Four executive departments have been created by congress at different times. The department of state--of the treasury--of war--and of the navy--over each of which a principal officer, denominated the secretary, presides. Through one of these organs, the directions of the president are communicated, in all matters relative to their respective departments. But it has been decided that the president is not confined in his executive functions to the use of a particular department. Thus in a case where it was objected that an order from the secretary of state ought not to be considered as an act of the president; it was held that reference must be had to this department for the official acts of the president, which are not more immediately connected with duties of some other department, but, nevertheless, the president, for the more easy and expeditious discharge of his executive duties, may direct some other department to make known the measures which he may think proper to take. They are equally his acts, whether they emanate from the department of state, or any other department. His immediate mandate to an inferior officer is in no case necessary.
All commissions to officers issue from, and are signed by the president. When the president has nominated, the senate approved, and the commission is signed, the appointment is complete. If the officer be removable at the pleasure of the president, the commission may be arrested by him, if it is in the office of the secretary of state, but, if it is an office during good behaviour, the appointment is not revocable, and, after it has received the approbation of the senate, cannot be annulled.
Delivery is not essential to the validity of a commission, nor is it affected by detention after it has been signed by the president, if the officer is not removable at pleasure. If in such case, the secretary of state being possessed of the commission, should refuse to deliver it, the judicial officer may nevertheless lawfully exercise his functions, and will be entitled to his legal compensations.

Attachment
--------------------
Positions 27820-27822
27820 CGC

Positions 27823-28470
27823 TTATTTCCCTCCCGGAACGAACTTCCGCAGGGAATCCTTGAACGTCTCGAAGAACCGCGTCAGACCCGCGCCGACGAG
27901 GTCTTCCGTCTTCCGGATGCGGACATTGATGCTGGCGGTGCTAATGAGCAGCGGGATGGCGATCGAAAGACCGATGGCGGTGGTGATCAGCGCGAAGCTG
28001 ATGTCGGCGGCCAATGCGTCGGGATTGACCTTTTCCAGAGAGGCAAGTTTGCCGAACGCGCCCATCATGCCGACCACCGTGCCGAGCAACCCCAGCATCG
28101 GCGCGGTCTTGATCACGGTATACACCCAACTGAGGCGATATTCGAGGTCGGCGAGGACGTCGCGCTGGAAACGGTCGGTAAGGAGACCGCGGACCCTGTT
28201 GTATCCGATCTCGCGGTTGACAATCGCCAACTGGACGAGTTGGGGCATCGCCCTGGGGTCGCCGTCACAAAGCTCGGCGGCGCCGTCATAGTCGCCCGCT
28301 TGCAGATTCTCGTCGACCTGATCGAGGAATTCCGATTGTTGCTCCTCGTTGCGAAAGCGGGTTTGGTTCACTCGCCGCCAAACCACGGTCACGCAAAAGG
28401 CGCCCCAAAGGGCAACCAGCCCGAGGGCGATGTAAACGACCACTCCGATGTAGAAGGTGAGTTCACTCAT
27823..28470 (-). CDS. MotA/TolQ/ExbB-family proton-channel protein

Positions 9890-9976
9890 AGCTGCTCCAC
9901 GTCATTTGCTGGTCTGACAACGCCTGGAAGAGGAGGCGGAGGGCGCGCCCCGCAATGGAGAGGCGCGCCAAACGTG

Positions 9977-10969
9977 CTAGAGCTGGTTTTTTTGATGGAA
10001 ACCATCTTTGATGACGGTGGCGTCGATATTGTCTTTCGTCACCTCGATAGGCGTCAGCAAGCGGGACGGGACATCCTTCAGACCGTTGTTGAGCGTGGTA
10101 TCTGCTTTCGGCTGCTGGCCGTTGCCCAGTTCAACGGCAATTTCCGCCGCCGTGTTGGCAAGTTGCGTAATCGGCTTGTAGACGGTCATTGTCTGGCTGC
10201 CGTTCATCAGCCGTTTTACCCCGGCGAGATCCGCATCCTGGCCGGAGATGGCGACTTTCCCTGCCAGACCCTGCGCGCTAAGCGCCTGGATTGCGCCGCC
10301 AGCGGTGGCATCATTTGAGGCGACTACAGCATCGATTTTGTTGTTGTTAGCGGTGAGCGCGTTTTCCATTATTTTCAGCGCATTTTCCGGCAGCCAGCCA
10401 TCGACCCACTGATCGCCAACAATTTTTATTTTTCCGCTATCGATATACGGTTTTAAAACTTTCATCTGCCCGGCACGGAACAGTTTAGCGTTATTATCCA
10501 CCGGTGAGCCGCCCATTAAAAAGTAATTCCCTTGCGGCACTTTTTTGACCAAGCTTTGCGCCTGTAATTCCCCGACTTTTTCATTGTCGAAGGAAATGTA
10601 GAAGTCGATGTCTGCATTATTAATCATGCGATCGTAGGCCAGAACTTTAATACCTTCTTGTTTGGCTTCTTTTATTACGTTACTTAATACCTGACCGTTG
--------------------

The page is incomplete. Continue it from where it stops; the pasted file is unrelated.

Sickness, absence, or death, might delay the executing a commission, and the public interests in some cases, (as for instance the judge of a district court,) suffer great injury during the vacancy of the office. The commission is not the exclusive evidence of the appointment.
The appointments made, and commissions issued during the recess of the senate, are in force only till the end of the ensuing session. When their advice and consent are given, it is to be considered not as a confirmation of the [Volume 4, Page 116] preceding appointment made during the recess, but strictly as a new one; a new official oath must be taken; and if it is an office in which security is required, a new security must be given.
Rawle, William. A View of the Constitution of the United States of America. 2d ed. Philadelphia, 1829. Reprint. New York: Da Capo Press, 1970.
© 1987 by The University of Chicago